A Maryland organization that advocates for county-level needs in the state legislature will push to include local health officers in a law that protects public officials from intimidation.
Michael Sanderson, who directs the Maryland Association of Counties, told members of the Baltimore City Council on Monday that the current laws should be broadened to combat the barrage of intimidation tactics, hateful messages and threats directed at county health officers and commissioners, who have been tasked with steering their jurisdictions’ response to the COVID-19 pandemic since the coronavirus landed in Maryland early last year.
“If you’re threatened as a public official, there’s a state law that makes that a separate crime,” Sanderson told the City Council. “We’ve seen public officials make decisions that make people angry.”
Intimidating a public official is a misdemeanor in Maryland, although the definition of public official is currently limited to elected officials as well as deputy state’s attorneys, assistant state’s attorneys or assistant public defenders.
Sanderson said his association, known as MACO, would like to extend that definition to health officers, who are usually appointed, as well as zoning, code enforcement officers and elections administrators.
“The issues of the last couple years have heightened the argument for a bill like this,” Sanderson said in an interview. “It’s pretty clear that the people entrusted to make decisions in the interest of public health might tick somebody off, and they’re in the same class of employee that Maryland is trying to protect today.”
State lawmakers attempted in 2021 to draft policy specifically to shield health officers from external pressures, but the efforts languished due to procedural setbacks, Sanderson said. The previous attempt, sponsored by State Sen. Ronald Young and State Del. Karen Lewis Young — both Democrats from Frederick County — would have created a separate law prohibiting threats against a health officer or actions that interfere with their job duties.
But the bill was introduced relatively late during the last session, Sanderson said, making it difficult to move forward.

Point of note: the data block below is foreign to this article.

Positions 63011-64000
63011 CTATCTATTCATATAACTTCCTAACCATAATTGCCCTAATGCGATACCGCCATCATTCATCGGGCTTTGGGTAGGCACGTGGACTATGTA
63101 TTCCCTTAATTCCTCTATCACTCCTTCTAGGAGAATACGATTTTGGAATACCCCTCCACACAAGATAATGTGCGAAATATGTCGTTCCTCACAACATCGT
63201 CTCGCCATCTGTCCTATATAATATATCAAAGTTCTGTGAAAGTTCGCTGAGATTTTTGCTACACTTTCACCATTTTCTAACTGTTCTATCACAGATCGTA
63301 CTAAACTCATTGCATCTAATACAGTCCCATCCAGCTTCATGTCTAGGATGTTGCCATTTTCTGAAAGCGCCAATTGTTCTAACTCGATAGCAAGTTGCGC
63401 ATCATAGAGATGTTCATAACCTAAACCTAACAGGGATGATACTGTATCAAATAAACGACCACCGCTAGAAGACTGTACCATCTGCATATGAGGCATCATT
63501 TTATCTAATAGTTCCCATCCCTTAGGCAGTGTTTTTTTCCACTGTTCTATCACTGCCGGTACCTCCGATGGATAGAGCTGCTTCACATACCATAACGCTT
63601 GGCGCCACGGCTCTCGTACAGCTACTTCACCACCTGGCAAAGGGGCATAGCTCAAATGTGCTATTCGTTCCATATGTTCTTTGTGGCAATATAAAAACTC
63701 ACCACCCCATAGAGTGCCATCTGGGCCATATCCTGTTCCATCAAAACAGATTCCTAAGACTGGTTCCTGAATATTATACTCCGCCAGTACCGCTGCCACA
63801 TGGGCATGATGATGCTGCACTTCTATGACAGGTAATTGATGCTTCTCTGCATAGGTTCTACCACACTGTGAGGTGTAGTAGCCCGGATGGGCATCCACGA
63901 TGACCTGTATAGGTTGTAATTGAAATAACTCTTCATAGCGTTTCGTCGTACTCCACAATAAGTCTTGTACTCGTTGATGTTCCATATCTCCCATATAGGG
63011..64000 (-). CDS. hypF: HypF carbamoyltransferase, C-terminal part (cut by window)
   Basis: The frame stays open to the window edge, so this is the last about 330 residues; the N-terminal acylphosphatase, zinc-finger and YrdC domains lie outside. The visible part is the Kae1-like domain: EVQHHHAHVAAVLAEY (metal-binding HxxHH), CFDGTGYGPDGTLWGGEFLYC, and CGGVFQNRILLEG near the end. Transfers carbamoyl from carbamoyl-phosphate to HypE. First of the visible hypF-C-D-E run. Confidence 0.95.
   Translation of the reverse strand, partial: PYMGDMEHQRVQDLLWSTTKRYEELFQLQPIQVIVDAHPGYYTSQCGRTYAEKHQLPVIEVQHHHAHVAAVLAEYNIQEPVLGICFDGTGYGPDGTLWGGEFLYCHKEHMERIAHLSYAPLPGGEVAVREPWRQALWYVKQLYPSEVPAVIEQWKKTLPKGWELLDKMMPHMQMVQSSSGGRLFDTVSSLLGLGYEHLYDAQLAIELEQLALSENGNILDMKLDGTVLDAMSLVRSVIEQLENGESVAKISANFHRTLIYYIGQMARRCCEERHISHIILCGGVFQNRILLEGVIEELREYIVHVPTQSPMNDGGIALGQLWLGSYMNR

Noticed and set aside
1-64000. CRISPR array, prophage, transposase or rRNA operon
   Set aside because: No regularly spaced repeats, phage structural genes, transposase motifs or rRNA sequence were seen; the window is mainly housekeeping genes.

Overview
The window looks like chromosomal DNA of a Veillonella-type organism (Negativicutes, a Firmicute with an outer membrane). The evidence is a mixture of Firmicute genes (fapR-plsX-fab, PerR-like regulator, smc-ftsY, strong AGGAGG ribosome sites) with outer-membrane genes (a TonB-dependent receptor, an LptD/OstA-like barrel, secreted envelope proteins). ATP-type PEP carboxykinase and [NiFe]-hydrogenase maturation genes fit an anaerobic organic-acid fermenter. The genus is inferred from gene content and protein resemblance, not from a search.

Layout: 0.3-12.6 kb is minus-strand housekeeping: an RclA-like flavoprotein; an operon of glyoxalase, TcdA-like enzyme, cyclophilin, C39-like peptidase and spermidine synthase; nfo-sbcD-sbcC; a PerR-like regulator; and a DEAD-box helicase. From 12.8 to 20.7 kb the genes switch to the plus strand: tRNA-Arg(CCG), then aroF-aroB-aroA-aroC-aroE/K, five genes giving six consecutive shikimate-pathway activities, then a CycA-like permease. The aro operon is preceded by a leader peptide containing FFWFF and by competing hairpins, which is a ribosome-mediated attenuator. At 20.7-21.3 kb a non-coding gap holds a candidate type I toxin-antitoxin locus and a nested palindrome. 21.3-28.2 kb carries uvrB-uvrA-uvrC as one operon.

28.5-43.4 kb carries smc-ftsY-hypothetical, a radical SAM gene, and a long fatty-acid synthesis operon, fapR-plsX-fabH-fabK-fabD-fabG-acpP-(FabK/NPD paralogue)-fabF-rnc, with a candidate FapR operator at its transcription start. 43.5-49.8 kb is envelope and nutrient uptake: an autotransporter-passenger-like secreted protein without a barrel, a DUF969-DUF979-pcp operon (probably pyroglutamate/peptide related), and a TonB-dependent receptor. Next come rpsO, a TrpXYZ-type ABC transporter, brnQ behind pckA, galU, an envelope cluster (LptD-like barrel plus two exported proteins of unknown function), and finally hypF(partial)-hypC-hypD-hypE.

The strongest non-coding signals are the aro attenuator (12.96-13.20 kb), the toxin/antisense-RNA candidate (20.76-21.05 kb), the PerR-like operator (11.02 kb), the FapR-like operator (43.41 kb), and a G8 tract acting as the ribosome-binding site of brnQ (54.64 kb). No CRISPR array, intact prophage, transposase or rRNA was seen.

“It’s not that there was a good, honest debate and it got rejected,” he said. “It never got to see the light of day.”
Renewed consideration of health officer protections in Annapolis comes amid the departures of three local health officers since September. In Montgomery County, County Executive Marc Elrich described Dr. Travis Gayles’ resignation as an effect of “a torrent of hate and vitriol from segments of the public, including receiving threats on his safety, racist and homophobic emails, and social media attacks.”
In Carroll County, health officer Ed Singer stepped down last week for unspecified reasons, though those close to him described his departure as one motivated by his inability to please all parties.
And in Harford County, the County Council last month dismissed Dr. David Bishai, who just took the post in January. Neither the council nor the state health department will comment publicly on the decision, but Bishai said it fit within a pattern of resistance he faced on the job.
Nationally, health officers have vacated posts in droves since the onset of the pandemic, citing burnout, threats on their lives and a lack of support for the public health industry. The National Association of City and County Health Officers has called on the U.S. Department of Justice to hold to account those making threats against public health officials and department staff.
Baltimore Sun reporter Emily Opilo contributed to this article.